Where do Martian meteorites come from? This seems like a tautological question, but in order to learn more about the geology of Mars, it’s important to find out where on the red planet these rocks originated before they ended up on Earth.
“The only rocks we get from Mars are Martian meteorites,” says Dr Anthony Lagain, a researcher at Curtin University’s Space Science and Technology Centre.
There aren’t many of these Martian rocks on Earth, making it difficult to draw conclusions about the geology of the planet in the same way we can study Earth.
“It’s very important to understand: what is the context of these rocks?” says Lagain. “Where are they coming from?”
Lagain and colleagues have used a supercomputer and an algorithm they developed to learn more about these meteorites. In doing so, the researchers have been able to say that a group of meteorites likely began in a couple of craters in Mars’ Tharsis region, before their ejection 1.1 million years ago.
A paper describing their research is published in Nature Communications.
The researchers figured out the origin of these rocks by looking at craters on the Martian surface.
“When the rocks are being ejected from the surface, they are being ejected by an impact,” explains Lagain.
In order to make it to Earth, these impacts need to have come at an angle and force that launches rocks off the planet. Such impacts should leave behind craters of certain shapes and sizes. Secondary craters, which form from matter ejected by a larger crater, can yield a lot of information here.
Unfortunately, secondary craters are very small, and there are millions of them on Mars, so it would take a lifetime to manually find the meteorite-generating craters.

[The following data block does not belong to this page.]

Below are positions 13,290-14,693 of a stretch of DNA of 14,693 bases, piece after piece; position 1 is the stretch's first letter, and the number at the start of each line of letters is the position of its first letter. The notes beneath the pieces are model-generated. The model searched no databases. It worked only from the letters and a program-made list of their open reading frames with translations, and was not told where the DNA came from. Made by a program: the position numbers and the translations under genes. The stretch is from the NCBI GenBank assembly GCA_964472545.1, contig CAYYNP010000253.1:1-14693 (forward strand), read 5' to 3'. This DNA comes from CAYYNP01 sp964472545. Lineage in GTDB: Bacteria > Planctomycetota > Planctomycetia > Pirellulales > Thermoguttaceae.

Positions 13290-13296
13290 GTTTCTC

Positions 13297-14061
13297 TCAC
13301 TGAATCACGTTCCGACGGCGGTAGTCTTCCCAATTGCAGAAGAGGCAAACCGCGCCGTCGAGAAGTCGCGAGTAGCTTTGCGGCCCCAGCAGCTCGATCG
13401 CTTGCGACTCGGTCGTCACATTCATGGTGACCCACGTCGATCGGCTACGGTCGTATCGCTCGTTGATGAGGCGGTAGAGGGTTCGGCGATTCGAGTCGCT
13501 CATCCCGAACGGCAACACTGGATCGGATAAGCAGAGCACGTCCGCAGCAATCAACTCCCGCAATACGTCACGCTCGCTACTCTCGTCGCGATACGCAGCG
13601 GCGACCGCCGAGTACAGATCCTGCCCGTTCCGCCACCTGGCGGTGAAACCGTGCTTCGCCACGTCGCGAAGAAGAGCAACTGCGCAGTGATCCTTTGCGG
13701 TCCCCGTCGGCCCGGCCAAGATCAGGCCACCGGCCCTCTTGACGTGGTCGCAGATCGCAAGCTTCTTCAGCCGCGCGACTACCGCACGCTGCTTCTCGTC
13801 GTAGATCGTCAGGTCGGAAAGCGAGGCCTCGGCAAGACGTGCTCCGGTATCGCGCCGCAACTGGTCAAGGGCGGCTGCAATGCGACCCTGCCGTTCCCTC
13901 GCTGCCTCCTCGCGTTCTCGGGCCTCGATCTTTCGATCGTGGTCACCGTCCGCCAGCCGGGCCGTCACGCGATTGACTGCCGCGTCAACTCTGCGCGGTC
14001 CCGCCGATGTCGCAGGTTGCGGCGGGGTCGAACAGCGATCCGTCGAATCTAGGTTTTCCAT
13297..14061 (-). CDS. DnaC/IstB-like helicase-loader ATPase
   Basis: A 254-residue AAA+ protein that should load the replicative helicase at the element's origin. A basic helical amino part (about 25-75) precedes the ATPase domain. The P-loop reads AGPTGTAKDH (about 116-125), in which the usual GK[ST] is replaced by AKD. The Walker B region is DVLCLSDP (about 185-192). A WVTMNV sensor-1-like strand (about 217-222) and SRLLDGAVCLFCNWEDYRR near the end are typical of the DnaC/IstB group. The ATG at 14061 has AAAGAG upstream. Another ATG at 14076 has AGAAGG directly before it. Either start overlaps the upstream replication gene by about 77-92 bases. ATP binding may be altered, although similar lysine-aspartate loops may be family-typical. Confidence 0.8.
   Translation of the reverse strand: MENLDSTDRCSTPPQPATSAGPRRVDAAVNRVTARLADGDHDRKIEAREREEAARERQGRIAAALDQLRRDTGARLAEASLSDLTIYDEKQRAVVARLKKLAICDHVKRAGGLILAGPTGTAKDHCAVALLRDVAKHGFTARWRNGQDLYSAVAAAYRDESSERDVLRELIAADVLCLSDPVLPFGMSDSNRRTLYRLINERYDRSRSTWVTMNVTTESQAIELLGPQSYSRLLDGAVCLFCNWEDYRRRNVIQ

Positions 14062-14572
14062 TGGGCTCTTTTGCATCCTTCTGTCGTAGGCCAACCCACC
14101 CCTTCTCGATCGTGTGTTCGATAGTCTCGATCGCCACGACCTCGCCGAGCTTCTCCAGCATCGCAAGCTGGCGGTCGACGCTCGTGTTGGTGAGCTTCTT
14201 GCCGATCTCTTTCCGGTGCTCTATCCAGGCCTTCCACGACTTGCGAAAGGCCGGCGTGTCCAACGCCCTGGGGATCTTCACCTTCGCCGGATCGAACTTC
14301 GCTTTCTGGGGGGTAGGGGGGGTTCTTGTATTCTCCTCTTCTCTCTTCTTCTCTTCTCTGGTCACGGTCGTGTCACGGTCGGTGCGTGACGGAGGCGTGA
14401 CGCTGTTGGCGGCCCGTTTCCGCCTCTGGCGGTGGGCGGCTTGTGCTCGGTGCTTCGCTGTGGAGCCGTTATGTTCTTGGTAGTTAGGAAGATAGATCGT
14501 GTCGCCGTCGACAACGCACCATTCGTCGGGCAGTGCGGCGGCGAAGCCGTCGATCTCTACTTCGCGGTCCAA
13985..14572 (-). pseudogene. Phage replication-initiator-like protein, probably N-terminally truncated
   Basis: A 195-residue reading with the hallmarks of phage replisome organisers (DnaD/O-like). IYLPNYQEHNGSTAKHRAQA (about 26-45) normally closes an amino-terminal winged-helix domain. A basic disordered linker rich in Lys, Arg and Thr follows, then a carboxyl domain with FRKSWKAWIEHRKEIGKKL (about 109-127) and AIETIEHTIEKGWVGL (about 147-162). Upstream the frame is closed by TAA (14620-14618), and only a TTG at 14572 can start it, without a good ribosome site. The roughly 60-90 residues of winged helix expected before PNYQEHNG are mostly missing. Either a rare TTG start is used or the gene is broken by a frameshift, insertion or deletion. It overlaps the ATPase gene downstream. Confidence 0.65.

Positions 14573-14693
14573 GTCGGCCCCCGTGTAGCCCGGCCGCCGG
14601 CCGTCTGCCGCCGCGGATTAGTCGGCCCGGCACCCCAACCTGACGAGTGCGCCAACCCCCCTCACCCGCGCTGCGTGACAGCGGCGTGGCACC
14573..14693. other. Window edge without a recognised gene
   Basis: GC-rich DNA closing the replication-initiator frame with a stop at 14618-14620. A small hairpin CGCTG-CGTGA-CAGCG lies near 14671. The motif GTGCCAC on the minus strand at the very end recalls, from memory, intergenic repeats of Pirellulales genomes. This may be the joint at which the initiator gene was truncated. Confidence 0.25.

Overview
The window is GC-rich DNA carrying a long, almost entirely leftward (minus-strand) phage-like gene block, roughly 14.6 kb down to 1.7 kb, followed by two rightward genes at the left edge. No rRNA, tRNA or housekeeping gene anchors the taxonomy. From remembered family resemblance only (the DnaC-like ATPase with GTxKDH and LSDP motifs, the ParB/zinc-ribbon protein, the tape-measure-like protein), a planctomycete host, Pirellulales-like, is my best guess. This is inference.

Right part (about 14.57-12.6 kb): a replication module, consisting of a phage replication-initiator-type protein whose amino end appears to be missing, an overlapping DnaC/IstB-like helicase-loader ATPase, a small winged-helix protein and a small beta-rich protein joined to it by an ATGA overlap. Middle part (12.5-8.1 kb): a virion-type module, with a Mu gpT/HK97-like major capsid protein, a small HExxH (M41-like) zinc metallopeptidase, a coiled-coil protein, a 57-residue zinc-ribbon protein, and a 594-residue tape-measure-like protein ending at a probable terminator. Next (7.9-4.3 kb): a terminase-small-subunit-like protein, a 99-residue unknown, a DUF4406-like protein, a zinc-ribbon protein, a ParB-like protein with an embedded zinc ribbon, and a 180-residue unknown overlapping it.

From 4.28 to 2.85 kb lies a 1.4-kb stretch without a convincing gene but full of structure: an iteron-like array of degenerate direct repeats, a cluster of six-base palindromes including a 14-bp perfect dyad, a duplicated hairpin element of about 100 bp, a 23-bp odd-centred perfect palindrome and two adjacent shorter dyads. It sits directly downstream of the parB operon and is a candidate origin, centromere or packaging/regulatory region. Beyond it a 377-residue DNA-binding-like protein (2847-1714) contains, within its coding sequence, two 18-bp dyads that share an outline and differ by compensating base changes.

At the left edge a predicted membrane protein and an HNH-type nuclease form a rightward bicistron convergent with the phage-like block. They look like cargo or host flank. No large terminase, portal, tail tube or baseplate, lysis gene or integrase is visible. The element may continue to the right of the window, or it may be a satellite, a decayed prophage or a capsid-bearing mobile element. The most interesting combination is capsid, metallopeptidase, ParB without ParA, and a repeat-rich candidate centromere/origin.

Read more: Do exoplanets have plate tectonics?
This is why the researchers used an AI to examine the Martian surface.
“The idea is to try to detect all of these small secondary craters in order to identify … larger craters that are responsible for the ejection of Martian meteorites,” says Lagain.
The researchers did this by feeding a convolutional neural network (a type of machine learning algorithm) images of craters, where the craters had been marked out.
“Then you apply it on very high-resolution imagery, and what it will give you is a list of the craters,” says Lagain.
The algorithm was able to put together a database of 90 million impact craters on the Martian surface.
This could then be used to determine the origin of shergottites, one of the Martian meteorite groups that have been found on the Earth’s surface. The researchers traced these meteorites to the Tooting and 09-000015 craters, both in the Tharsis region of the red planet.
This has interesting implications for the geology of Mars.
“This finding implies that volcanic eruptions occurred in this region 300 million years ago, which is very recent at a geological time scale,” says Professor Gretchen Benedix, also from Curtin.
“It also provides new insights on the structure of the planet, beneath this volcanic province.”
Lagain says that the algorithm, which was co-developed with CSIRO and Curtin computer science researchers, can now also be used on other planetary bodies, as well as in identifying the origins of other Martian meteorite groups.
The researchers are planning to examine the surface of the Moon and Mercury next.
The algorithm can also “be applied to Earth to assist with managing agriculture, the environment and even, potentially, natural disasters such as fires or floods”, according to Lagain.
Ellen Phiddian is a science journalist at Cosmos. She has a BSc (Honours) in chemistry and science communication, and an MSc in science communication, both from the Australian National University.
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